Workshops

Problem-solving therapy, originated by Marvin Goldfried and further developed by Thomas D’Zurilla, Arthur Nezu, and colleagues, is based in cognitive-behavioral theory and uses many familiar cognitive and behavioral techniques. Effective problem solving, according to the social problem-solving model, offers a structured approach to coping and adjustment to major and minor life events. In brief, social problem solving is a rational and systematic way of thinking about problems in daily living. The major components of social problem solving include the following: problem orientation, problem definition and formulation, generation of alternatives, decision-making, solution implementation and verification.

This introductory training is designed to provide learners with an understanding and ability to implement this empirically-supported, manually-driven approach to help persons cope with daily medical and non-medical problems resulting from diagnosis, treatment, terminal illness, or living with medical conditions. Emphasis will be on problem-solving therapy for persons with medical conditions such as cancer, irritable bowel syndrome, diabetes, and cardiac disorders; discussion and examples of problem-solving therapy’s application to treatment of anxiety and depression will also be highlighted. Problem solving techniques can also be used in stress management training, couples therapy, management of acute, chronic, and terminal health-related problems, and programs or interventions designed to enhance quality of life and well-being.

Methods of instruction will include interactive lecture, video and live demonstrations, and role-playing. Foundations in cognitive and behavioral therapies are useful for advancing participants’ ability to implement this therapy.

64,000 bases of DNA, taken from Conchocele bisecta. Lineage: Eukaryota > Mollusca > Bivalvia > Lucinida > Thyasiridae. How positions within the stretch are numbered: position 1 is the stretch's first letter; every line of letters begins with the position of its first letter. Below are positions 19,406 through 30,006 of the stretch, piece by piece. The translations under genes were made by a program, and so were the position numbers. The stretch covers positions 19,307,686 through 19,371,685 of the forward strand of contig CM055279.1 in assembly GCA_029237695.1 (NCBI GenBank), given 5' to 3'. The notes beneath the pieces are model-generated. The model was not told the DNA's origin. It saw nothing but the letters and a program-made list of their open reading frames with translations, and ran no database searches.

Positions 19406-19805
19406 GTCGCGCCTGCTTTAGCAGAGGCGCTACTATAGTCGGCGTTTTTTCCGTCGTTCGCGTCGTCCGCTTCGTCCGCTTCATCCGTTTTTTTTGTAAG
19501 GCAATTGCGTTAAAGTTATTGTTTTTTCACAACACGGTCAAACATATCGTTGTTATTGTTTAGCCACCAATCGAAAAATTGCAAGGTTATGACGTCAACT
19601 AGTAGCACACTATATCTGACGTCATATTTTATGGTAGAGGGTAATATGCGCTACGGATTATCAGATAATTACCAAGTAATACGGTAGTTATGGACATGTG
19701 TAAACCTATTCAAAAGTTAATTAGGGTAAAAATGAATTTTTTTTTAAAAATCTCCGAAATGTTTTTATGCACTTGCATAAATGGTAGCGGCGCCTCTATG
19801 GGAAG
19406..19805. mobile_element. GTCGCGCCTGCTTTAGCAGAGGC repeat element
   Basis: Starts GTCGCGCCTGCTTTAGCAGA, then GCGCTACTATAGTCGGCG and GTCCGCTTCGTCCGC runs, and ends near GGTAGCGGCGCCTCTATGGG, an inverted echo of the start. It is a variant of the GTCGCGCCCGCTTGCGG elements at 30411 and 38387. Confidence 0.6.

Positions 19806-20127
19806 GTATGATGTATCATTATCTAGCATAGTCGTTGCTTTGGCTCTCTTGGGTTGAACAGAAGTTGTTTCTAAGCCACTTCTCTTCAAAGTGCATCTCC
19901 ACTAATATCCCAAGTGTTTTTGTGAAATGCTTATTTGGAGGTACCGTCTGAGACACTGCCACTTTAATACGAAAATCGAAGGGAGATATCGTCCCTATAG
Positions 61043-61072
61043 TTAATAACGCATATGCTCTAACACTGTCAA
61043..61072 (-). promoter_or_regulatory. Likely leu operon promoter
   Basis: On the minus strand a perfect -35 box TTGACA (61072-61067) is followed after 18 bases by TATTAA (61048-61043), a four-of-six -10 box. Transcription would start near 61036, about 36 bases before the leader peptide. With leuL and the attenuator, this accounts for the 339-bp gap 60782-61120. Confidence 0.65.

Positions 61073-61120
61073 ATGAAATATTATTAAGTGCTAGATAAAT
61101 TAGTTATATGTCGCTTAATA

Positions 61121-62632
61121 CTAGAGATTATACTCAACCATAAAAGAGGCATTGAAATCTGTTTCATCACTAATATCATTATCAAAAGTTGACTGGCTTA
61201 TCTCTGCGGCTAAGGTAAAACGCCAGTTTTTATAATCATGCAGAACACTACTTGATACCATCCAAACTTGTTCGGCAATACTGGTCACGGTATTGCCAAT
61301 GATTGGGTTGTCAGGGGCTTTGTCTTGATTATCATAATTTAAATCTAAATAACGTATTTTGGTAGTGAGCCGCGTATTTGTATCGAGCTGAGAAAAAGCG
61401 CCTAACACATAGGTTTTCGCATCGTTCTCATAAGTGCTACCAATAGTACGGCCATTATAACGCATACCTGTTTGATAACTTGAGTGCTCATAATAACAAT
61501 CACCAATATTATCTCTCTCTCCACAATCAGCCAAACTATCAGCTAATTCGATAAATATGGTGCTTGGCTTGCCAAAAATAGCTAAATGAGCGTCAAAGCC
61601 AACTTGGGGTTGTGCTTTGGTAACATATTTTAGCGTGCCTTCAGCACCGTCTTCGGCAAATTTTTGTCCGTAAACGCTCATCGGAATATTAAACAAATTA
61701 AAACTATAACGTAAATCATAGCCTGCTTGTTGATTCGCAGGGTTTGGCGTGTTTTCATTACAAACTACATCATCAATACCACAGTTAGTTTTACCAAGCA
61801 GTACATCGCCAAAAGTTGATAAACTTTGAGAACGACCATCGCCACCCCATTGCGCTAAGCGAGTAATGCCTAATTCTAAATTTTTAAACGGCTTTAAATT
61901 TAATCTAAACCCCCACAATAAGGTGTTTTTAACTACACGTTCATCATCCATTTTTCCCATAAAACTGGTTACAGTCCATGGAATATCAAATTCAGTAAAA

Course Goals & Objectives

After completion of this course, participants will be able to:

  • Explain the social problem-solving model of distress, and how to assess and teach problem-solving skills to persons with medical conditions and other emotional difficulties.
  • Examine individual differences and diversity among persons and populations and how problem-solving therapy can be instrumental in facilitating individual coping across backgrounds.
  • Identify, define, and help clients overcome maladaptive behavioral response styles to problems.
  • Understand how to adapt problem solving therapy and skills training for different formats (i.e., couples, groups, workshops).

Stephanie H. Felgoise, Ph.D., ABPP

Dr. Felgoise is a licensed psychologist, Professor, Director of the Psy.D Program in Clinical Psychology, and Vice-Chair of the Department of Psychology at the Philadelphia College of Osteopathic Medicine. She earned her degrees and postdoctoral fellowship from Hahnemann (Drexel) University, and completed an APA-accredited internship UMDNJ-Robert Wood Johnson Medical School, in Piscataway, NJ.  Dr. Felgoise earned her diplomate in clinical psychology by the American Board of Professional Psychology in 2003, and is a Fellow of the American Academy of Clinical Psychology.

Dr. Felgoise is a clinician, educator, mentor, scholar, researcher, and consultant trained in the scientist-practitioner model. She teaches doctoral courses and gives workshops regularly in Problem-Solving Therapy for Medical Patients and general clinical populations; Grief, Loss and Bereavement; Improving Quality of Life; Sexual Dysfunction and Sexual Health; Qualitative Methodology, and Interprofessional Education, among others.

Her clinical research focuses on quality of life in, and psychosocial aspects of, ALS (Lou Gehrig’s disease) and Long QT Syndrome (LQTS, a life-threatening cardiac arrhythmia condition). She has had numerous presentations and publications on these and related topics.  Dr. Felgoise is Associate Editor of the Journal of Clinical Psychology, and Consulting Editor for Journal of Consulting and Clinical Psychology, and Professional Psychology: Research and Practice. She also serves as an ad-hoc reviewer for Psycho-Oncology and others.

For almost 20 years, Dr. Felgoise has been an active member of the Association for Behavioral and Cognitive Therapies, American Psychological Association, Div. 12 (Clinical), Div. 38 (Health), Div. 54 (Pediatrics), the Society for Behavioral Medicine, the American Academy of Clinical Psychology, and the American Board of Professional Psychology. In addition to her academic career, she has been in private practice for 18 years helping individuals cope and adjust to daily life stressors, medical conditions, sexual health and dysfunction, couples and family problems, anxiety, grief, depression, and helping individuals improve their overall quality of life and positive experiences by use of problem solving therapy and other empirically-supported cognitive behavioral therapy techniques.

Friday, June 2, 2017